Jesus looks puzzlingly at Mary and says - “Why were you searching for me?” “Didn’t you know I had to be in my Father’s house?”
Jesus is never lost to us even if it feels like it.
Sometimes the worries of life and the busyness of life can distract us but Jesus will always be where he has promised to be.
In your Baptism Jesus promised “I am with you always”.
That’s where Luther returned when he was struggling with his faith and the torment of the devil.
Luther was constantly tormented by Satan, even resorting to throwing an inkwell at him.
But it was when he returned to his Baptism and cried out “I am Baptised” that he discovered the relief he was looking for.
So too you are called to return to your Baptism.
But you are also called to trust the Baptism of your loved ones who seem to have lost Jesus in their lives.
God made a promise in their baptism and as St Paul says in Romans when speaking about his unbelieving Jewish brothers and sisters.
In his concern for them he takes comfort knowing “God's gifts and his call can never be withdrawn”.
So keep praying for your loved ones that God will honour his promises.
We also find Jesus where he has promised to be in his body and blood in Holy Communion.
There is the account in Luke’s Gospel of 2 disciples walking the road to Emmaus on the 3rd day of Jesus’ death.
They are downcast because they had lost Jesus.
And even though they are speaking directly to Jesus they don’t see him
Luke says “They stood still, their faces downcast”.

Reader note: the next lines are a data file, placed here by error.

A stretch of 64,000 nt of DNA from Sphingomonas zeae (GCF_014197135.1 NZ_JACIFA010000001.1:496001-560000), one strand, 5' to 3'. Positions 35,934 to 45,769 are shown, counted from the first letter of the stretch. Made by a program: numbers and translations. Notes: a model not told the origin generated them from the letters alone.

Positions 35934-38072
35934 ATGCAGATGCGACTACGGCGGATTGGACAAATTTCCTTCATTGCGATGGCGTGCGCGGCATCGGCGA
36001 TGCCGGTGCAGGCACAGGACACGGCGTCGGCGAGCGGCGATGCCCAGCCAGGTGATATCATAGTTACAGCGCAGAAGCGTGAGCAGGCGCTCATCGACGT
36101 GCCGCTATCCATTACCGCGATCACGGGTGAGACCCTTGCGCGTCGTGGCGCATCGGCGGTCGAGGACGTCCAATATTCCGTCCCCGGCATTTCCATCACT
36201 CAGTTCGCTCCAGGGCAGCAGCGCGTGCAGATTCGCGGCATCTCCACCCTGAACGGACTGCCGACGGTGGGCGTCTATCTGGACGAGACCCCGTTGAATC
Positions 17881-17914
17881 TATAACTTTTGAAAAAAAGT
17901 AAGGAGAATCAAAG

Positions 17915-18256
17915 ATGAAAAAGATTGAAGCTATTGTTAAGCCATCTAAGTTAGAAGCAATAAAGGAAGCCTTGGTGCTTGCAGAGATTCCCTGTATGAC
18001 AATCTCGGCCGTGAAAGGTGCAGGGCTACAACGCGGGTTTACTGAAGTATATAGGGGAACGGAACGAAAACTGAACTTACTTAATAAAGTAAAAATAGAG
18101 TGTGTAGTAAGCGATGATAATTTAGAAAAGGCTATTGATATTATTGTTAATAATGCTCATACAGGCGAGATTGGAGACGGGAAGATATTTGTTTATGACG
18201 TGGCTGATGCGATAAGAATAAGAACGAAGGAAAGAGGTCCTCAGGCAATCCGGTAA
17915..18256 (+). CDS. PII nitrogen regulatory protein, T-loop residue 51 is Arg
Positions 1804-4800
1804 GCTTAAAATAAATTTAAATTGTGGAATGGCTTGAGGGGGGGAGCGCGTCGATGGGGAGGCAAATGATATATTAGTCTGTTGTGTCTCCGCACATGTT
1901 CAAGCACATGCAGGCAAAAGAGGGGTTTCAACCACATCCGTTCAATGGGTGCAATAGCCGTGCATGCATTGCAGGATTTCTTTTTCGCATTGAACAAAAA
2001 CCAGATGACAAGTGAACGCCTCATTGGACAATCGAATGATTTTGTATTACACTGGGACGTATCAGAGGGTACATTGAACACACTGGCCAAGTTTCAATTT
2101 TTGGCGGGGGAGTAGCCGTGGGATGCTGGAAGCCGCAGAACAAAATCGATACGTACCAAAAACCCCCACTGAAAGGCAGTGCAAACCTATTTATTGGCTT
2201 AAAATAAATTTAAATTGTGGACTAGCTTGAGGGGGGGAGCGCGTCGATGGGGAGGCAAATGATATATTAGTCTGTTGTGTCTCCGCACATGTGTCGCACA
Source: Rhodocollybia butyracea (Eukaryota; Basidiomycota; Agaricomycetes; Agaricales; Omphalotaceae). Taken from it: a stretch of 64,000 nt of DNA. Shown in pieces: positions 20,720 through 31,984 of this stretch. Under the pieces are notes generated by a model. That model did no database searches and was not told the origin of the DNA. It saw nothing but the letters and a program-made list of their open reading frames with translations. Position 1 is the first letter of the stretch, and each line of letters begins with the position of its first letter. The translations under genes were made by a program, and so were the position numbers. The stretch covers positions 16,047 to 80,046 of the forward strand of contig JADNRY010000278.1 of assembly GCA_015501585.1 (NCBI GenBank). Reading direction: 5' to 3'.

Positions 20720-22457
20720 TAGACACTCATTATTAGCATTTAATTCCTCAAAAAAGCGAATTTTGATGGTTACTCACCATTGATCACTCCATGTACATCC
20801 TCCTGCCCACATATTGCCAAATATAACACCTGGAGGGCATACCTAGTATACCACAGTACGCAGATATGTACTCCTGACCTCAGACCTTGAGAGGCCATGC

And with despondency they sigh “we had hoped that he was the one who was going to redeem Israel”.
Even though Jesus is right there talking to them they don’t see him until – Jesus took bread, gave thanks, broke it and began to give it to them. Then their eyes were opened and they recognized him, and he disappeared from their sight.
It’s interesting that as soon as their eyes were opened they lost him again.
But this time they weren’t despondent because they knew that despite what their eyes saw, the promise of God’s presence was there with them.
And of course we know that God’s Word is where God can always be found because God’s word is a living word.
John chapter one says that – in the beginning was the Word and the Word was with God and the Word was God and the word became flesh and dwelt among us.
Jesus may be easy to lose at times with everything going on but he is even easier to find as he has made himself available where he has promised to be – in his Word and the Sacraments of Baptism and Holy Communion.
And that’s why Luther and the Lutheran Church has focused so strongly on Word and Sacrament ministry because worship is not about entertainment.